During the Algerian prime minister's visit in Berlin, Merkel urged his country to take back rejected asylum seekers. But although the two states have a repatriation agreement, it's not always easy to put into practice.
For some weeks now there's been a new group of refugees in Germany – they're from Morocco and Algeria. At the start of the year, Greek authorities highlighted the fact that people from these countries were trying to reach central Europe via Turkey. According to the Federal Ministry of the Interior's most recent asylum statistics from December 2015, Morocco is already one of the top five countries of origin.
The CSU, the Bavarian sister party of Angela Merkel's governing, center-right CDU, responded to this at its traditional retreat in Wildbad-Kreuth in January, calling for Algeria and Morocco to be declared "safe countries of origin." The CSU also discussed the issue with Chancellor Merkel, who attended the retreat as a guest. The new migration route was also subsequently addressed at the meeting of the CDU Federal Executive in Mainz.
No repatriation agreement with Algeria
If their countries were to be categorized as safe countries of origin, people from Algeria and Morocco would effectively have no asylum seeker or protection status in Germany. The recognition rate would be very low, the Chancellor said after a meeting with the Algerian prime minister Abdelmalek Sellal in Berlin. This indirectly confirmed that these countries are considered to be safe countries of origin. Whether and when there will be a regulation to this effect was something Merkel left open, but she did say that it had become apparent that larger numbers of Algerians were coming to Germany illegally.
The subject has acquired particular volatility as a result of the investigation into the attacks outside of Cologne's central train station. The police say that up to nine of the suspected perpetrators were Algerians. The Algerian prime minister declined to comment on this directly, saying that not all the information was available yet. He did, however, state that all Algerians who had traveled to Germany illegally would be sent back to Algeria. This was in accordance with the Algeria's 1997 repatriation agreement with Germany. However, he said, it must always be clearly proven that they really were Algerian. That could prolong the matter.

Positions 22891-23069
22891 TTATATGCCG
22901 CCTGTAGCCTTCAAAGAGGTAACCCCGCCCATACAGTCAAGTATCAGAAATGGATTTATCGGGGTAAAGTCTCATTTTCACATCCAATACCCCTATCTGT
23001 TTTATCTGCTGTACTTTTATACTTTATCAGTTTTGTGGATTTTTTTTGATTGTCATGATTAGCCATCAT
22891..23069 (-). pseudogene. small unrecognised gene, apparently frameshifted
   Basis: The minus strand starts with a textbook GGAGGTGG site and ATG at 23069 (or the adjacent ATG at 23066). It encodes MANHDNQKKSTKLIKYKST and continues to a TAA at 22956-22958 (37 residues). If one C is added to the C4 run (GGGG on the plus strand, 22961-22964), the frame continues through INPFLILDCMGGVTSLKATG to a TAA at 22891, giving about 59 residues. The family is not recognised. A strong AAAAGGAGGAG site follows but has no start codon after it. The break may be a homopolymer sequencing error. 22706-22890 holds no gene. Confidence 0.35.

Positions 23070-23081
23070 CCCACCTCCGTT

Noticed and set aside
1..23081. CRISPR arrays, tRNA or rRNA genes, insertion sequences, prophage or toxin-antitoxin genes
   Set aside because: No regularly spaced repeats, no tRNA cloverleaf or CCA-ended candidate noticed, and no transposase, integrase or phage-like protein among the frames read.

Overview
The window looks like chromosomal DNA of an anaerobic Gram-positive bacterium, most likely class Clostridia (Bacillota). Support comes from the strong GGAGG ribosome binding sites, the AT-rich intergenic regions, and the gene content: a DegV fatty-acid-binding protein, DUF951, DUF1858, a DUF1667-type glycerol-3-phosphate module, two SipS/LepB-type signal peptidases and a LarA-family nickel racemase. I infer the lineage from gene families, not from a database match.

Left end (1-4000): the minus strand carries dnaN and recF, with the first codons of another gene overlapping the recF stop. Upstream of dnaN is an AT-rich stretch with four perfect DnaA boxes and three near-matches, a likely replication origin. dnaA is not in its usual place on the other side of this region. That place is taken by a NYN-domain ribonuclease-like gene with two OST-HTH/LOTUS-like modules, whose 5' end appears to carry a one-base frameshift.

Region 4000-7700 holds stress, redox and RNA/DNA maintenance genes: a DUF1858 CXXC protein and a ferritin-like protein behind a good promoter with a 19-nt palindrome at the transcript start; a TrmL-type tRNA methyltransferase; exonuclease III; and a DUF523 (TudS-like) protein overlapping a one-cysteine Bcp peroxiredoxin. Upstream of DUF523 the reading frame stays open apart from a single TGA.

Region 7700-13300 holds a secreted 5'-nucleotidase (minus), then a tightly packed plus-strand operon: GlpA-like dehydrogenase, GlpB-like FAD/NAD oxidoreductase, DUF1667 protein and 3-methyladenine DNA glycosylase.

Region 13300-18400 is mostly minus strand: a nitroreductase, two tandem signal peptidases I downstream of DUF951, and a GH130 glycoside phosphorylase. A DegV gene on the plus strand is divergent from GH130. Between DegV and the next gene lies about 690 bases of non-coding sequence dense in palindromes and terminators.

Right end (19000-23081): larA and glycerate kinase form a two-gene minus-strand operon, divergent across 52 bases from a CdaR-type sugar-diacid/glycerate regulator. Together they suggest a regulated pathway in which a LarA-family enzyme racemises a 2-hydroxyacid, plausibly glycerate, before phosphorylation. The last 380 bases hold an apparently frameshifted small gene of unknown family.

In practice, clearly identifying refugees is a difficult thing to do. As the CSU discussed in Wildbad-Kreuth, anything between 50 and 70 percent of the refugees arriving in Bavaria have no documentation. Town mayors have reported portable toilets stuffed full of identification papers. Many people, they say, throw their papers away and pretend to be Syrian, gambling that this will give them a better chance of obtaining asylum or protection in Germany. According to the CSU, the authorities estimate that a third of the Syrians in Germany are not Syrians at all. Many Algerians could also be among them.
The CSU has suggested that refugees without identification papers should no longer be let into the country. Furthermore, it says, those whose prospects of remaining are slim could be held in special facilities near the border, so that they can be deported again from there. That would mean they would not, as is usual, be allocated to somewhere else in the country, which often means they are less likely to be deported. But these suggestions are still controversial within the governing coalition.
Built by German companies
It was the Algerian premier's first visit to Germany. Before meeting Chancellor Merkel, Sellal met the German parliamentary president, Norbert Lammert, and agreed to a cooperation between the two parliaments. Sellal also gave a speech before representatives of German business. Algeria, he said, was more or less built by German companies in the 1970s, and it needed German know-how in the future, too. Sellal pointed out that 300 companies were already involved in cooperations, and thanked the Chancellor for this support.
The Chancellor and Sellal spoke at length regarding the constitution project in Algeria. The human rights that had been secured and the increase in democracy were a great gain, said the premier. Merkel praised the Algerian constitutional reform, saying that there was now greater transparency and more rights in the Algerian parliament.
In her statement, Merkel emphasized Algeria's role as an "anchor of stability in the region." Algeria, she said, had played an active role in creating a government of unity in Libya. This must be installed quickly, she said, as the rapid spread of the IS terrorist group in Libya was an alarming development. Merkel added that there was also close communication with Algeria on the question of Mali, where German soldiers are also in the region as part a mission. The two countries therefore had common concerns, said Merkel, especially in the fight against terror.